The National Oceanic and Atmospheric Administration issued its official outlook for the 2014 hurricane season.
NOAA is forecasting 8-13 named storms, 3-6 hurricanes and 1-2 major hurricanes.
If the forecast holds true, 2014 will be a below average season. We typically see 12 named storms, six hurricanes and three major hurricanes in the Atlantic basin. The Atlantic basin includes the Atlantic ocean, Gulf of Mexico and
Why below average?
The below average season is expected mainly because of increased wind shear, which is a constant change of wind speed and direction with height.
Tropical systems need a lot of "quiet space" to strengthen in the water. Wind shear disrupts that "quite space" and typically rips apart tropical systems, preventing them from strengthening.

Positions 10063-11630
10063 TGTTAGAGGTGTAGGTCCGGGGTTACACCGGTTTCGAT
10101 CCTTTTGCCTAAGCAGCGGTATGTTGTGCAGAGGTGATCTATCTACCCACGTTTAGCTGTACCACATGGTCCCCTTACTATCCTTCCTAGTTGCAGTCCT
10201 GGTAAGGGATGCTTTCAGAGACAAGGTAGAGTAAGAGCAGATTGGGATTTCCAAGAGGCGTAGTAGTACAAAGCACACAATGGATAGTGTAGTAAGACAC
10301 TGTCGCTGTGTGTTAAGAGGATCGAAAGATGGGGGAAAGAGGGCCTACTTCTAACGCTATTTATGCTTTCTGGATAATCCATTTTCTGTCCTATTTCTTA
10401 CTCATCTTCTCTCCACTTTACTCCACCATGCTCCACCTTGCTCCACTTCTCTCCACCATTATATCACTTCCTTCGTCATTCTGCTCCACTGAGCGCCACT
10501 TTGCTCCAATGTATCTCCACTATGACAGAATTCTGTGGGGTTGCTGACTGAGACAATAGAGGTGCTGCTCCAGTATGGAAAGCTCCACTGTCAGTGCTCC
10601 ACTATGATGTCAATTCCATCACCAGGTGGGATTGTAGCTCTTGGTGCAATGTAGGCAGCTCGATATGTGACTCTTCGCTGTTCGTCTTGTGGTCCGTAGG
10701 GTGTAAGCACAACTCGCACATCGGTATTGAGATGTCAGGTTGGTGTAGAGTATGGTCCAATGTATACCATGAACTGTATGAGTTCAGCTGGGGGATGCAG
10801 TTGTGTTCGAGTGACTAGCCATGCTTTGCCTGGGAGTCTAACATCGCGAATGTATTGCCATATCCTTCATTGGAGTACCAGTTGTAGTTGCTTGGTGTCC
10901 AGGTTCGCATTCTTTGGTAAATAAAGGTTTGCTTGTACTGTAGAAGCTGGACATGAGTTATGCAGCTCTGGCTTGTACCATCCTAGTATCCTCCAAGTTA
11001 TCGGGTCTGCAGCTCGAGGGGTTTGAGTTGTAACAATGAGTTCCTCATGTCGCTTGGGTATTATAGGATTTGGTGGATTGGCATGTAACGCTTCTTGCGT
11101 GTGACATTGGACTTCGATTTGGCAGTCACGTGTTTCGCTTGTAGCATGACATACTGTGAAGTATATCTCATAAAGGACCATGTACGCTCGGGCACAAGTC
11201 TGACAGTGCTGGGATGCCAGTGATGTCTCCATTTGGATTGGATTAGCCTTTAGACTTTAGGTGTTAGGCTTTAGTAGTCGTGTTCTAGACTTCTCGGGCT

In 2013, we saw 14 named storms in the Atlantic, which was an above average number of named storms. However, only two hurricanes developed, neither of which were major.
What is a named storm?
A tropical, or "named" storm is a tropical system with closed, low-level circulation and winds of at least 39 mph.
A tropical storm becomes a hurricane when winds reach 74 mph. A hurricane becomes a major (category 3) hurricane when winds reach 111 mph.
The 2014 hurricane season begins on June 1 and last until November 30.
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